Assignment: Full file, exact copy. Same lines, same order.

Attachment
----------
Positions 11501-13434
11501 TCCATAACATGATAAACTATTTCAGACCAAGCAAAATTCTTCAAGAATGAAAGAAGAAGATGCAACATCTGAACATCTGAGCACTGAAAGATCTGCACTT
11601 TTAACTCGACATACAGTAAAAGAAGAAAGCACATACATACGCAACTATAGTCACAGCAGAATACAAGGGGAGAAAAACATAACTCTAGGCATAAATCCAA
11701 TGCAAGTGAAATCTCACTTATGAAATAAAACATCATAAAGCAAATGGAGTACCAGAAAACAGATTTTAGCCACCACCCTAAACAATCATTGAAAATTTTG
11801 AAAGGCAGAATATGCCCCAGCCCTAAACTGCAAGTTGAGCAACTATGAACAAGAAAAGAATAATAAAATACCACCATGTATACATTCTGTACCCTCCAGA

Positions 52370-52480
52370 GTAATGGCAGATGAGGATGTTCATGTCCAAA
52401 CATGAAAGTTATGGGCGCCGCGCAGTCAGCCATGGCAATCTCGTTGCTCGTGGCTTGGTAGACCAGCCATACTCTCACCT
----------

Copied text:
Positions 11501-13434
11501 TCCATAACATGATAAACTATTTCAGACCAAGCAAAATTCTTCAAGAATGAAAGAAGAAGATGCAACATCTGAACATCTGAGCACTGAAAGATCTGCACTT
11601 TTAACTCGACATACAGTAAAAGAAGAAAGCACATACATACGCAACTATAGTCACAGCAGAATACAAGGGGAGAAAAACATAACTCTAGGCATAAATCCAA
11701 TGCAAGTGAAATCTCACTTATGAAATAAAACATCATAAAGCAAATGGAGTACCAGAAAACAGATTTTAGCCACCACCCTAAACAATCATTGAAAATTTTG
11801 AAAGGCAGAATATGCCCCAGCCCTAAACTGCAAGTTGAGCAACTATGAACAAGAAAAGAATAATAAAATACCACCATGTATACATTCTGTACCCTCCAGA

Positions 52370-52480
52370 GTAATGGCAGATGAGGATGTTCATGTCCAAA
52401 CATGAAAGTTATGGGCGCCGCGCAGTCAGCCATGGCAATCTCGTTGCTCGTGGCTTGGTAGACCAGCCATACTCTCACCT